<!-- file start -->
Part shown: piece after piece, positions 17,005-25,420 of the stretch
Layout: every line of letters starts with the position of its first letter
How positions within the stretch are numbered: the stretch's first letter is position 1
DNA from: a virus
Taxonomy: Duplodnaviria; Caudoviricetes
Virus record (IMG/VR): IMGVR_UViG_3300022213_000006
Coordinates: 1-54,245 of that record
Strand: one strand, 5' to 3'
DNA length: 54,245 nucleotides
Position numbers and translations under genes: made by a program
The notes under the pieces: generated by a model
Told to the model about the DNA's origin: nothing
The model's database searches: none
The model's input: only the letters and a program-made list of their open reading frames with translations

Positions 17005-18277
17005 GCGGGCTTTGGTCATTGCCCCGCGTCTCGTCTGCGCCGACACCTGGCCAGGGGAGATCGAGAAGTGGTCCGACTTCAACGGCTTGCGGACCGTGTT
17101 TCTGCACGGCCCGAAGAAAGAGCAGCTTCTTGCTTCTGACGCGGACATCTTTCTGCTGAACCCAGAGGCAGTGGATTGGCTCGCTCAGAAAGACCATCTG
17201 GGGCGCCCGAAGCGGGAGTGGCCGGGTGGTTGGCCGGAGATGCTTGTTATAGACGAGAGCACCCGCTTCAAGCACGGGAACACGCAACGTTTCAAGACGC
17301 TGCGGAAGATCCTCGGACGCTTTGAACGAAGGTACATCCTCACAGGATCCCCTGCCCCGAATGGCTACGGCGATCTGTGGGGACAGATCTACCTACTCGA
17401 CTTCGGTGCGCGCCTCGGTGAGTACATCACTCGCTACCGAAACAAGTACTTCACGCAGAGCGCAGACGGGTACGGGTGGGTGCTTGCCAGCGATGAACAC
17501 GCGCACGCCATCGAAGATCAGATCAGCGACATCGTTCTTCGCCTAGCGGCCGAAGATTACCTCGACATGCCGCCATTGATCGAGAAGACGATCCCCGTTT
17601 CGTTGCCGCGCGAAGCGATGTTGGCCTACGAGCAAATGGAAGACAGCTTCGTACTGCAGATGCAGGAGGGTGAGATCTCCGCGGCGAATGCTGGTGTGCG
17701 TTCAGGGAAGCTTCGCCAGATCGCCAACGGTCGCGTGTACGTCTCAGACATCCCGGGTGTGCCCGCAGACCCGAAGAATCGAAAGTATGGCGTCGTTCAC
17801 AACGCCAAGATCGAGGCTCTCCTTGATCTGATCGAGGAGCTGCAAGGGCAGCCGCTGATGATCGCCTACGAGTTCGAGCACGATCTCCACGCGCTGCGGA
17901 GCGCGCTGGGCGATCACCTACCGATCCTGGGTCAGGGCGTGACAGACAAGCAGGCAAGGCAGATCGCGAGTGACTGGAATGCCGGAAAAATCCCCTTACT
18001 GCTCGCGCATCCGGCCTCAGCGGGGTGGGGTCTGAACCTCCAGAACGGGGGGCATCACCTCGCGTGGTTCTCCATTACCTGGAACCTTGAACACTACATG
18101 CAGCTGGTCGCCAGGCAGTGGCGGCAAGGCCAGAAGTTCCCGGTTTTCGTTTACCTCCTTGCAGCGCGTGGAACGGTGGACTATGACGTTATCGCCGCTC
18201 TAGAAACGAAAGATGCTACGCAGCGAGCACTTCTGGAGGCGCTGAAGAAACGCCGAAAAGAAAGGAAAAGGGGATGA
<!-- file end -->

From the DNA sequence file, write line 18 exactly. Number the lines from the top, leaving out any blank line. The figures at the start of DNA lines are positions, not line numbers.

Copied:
17201 GGGCGCCCGAAGCGGGAGTGGCCGGGTGGTTGGCCGGAGATGCTTGTTATAGACGAGAGCACCCGCTTCAAGCACGGGAACACGCAACGTTTCAAGACGC